Today’s TV programming viewers want to watch what they want when and where they want to. While the majority of people — 86% worldwide — do still watch live broadcast TV, newer technologies are claiming more share among these and other viewers.
Indeed, the usual viewing platform today for 27% of survey respondents has become their computer screen.
In 2013, time spent with digital media among U.S. adults surpassed time spent with TV for the first time — with mobile driving the shift. This year, that trend will continue, as time spent with mobile devices continues to grow much faster than usage of all other media.
eMarketer expects American adults to spend 5 hours 46 minutes with digital media daily this year, increasing the lead over TV to well over 1 hour per day.
As direct distribution via the internet results in disintermediation for some of the players, rights holders could theoretically expect to capture a much larger share of the end market — up to 92% of the value with direct distribution compared with 28% in the current model.
However, to date, traditional distribution is still more profitable because revenues from the TV end market are so large.
Most (86%) global respondents who watch TV indicate they usually watch TV programming “live”, although other popular modes of watching are catching on like streaming or downloading from a computer (27%), streaming from the internet to TV (16%), using a DVR or other recording device attached to a TV (16%), and on mobile device (11%).
The findings reflect a new poll of 15,551 adults in 20 countries conducted by Ipsos OTX.
Leichtman Research Group found that found that 77% of households in the United States have at least one high definition television (HDTV) set, and about 46% of all households have multiple HDTVs. Five years ago, 34% of households had at least one HDTV, and 11% of households had more than one HDTV.
Only 14% of households have a Smart TV set that is connected to the Internet – 3% of households that have more than one connected Smart TV set.
What will broadcast TV be like in 2020? According to a panel of experts from YouTube, Scripps, AT&T and Ericsson it will be without a home DVR, on-demand and a solo experience. Will it still be called TV?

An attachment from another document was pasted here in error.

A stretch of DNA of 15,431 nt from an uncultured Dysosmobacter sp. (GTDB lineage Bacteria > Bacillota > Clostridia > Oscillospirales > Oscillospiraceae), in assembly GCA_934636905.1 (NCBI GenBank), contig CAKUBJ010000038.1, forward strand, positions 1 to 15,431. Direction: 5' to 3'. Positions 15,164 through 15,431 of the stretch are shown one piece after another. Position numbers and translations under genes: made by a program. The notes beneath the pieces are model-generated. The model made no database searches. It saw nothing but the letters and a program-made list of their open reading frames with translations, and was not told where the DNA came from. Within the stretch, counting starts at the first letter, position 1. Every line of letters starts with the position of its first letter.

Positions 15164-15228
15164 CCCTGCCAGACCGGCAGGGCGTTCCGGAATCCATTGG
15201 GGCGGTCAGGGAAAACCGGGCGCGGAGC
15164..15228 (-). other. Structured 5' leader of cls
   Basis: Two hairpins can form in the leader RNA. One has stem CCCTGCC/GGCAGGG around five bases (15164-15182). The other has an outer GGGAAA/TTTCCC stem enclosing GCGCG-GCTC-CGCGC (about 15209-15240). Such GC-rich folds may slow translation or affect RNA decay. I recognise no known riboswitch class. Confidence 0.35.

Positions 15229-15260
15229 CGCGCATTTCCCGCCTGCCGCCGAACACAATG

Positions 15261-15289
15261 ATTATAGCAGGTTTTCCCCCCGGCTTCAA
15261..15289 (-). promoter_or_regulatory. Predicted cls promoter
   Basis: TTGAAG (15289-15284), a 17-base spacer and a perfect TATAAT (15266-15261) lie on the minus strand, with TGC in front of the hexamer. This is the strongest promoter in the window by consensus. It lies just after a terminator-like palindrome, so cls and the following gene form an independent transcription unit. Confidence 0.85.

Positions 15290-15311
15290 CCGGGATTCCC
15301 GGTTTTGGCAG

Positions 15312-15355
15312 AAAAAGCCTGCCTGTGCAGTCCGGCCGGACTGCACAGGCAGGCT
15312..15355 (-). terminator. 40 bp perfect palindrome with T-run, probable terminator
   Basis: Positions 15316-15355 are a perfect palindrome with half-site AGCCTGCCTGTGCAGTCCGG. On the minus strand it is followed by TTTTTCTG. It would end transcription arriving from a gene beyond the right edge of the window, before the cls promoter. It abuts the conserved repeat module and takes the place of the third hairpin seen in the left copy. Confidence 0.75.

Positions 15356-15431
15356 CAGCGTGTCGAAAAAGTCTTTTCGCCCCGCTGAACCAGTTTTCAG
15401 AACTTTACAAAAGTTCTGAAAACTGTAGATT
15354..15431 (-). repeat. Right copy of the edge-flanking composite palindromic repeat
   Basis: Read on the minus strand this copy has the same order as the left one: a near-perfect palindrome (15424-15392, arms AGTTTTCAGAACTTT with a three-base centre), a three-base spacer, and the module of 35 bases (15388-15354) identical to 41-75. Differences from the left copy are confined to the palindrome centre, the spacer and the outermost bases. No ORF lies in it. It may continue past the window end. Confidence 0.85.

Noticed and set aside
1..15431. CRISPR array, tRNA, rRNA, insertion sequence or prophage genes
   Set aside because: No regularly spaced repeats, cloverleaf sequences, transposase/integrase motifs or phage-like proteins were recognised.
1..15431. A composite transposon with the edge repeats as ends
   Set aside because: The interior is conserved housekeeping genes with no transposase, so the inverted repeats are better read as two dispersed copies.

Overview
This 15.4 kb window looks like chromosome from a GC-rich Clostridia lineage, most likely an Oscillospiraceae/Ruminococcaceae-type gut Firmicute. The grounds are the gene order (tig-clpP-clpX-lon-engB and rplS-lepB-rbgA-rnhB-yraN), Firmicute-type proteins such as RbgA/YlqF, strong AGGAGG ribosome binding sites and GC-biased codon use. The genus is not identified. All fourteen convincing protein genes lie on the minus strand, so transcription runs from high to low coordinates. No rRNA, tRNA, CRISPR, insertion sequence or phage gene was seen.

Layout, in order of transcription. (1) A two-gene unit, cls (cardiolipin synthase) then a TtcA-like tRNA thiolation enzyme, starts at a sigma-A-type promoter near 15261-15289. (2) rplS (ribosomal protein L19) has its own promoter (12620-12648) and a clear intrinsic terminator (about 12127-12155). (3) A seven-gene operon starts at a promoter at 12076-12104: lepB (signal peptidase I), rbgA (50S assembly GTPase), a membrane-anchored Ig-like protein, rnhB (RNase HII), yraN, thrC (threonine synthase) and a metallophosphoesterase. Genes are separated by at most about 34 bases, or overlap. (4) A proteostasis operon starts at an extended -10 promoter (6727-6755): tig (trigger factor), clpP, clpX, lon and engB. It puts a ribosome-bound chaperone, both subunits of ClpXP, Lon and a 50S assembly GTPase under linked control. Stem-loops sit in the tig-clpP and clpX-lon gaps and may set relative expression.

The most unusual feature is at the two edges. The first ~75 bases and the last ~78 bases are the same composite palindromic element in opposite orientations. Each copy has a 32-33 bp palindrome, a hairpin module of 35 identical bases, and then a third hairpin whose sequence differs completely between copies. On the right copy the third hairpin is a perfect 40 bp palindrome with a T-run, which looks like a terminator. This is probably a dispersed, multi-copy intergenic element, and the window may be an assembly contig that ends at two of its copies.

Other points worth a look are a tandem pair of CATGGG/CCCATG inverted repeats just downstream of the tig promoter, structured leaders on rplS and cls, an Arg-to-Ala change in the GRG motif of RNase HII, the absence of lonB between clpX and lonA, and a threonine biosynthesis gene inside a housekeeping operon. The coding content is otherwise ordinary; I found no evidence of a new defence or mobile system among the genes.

By 2020 we will be living in the network society — 50 billion connected devices will be in the world with 15 billion of them video enabled.
Amazon, which has been building its multimedia presence to tap the growing appetite for digital media, is now jumping headlong into the heated competition for consumers’ attention and an estimated $70 billion TV ad market.
It took the wraps off the Fire TV at a rare Apple-style media event in New York.
Digital TV adoption is already growing in Latin America — from only 18.1 percent penetration of TV households at end-2010 to just over the halfway mark by end-2014 and onto 94.5 percent by 2020, according to the latest market study by Digital TV Research.
Put another way, 132 million digital TV households (in 19 countries) will be added between 2010 and 2020 to take the total to 157 million.
The three largest IPTV markets — China, France and the U.S. — will account for over half of the world’s subscriber base. By 2018, analysts forecast the global IPTV revenue will increase at an 11.8 percent CAGR, reaching a value of $42.9 billion.
With over 100 million IPTV subscribers worldwide, the IPTV market has witnessed tremendous growth in recent years.
via Pyramid Research
The U.S. pay-TV industry lost subscribers for the first time on a year-over-year basis in 2013. The top 8 cable providers, top 2 telcos and satellite operators dropped, overall, 0.4% of their video subscribers in 2013, down 340,000.
Penetration of households continues a long term decline, falling below 2009 levels.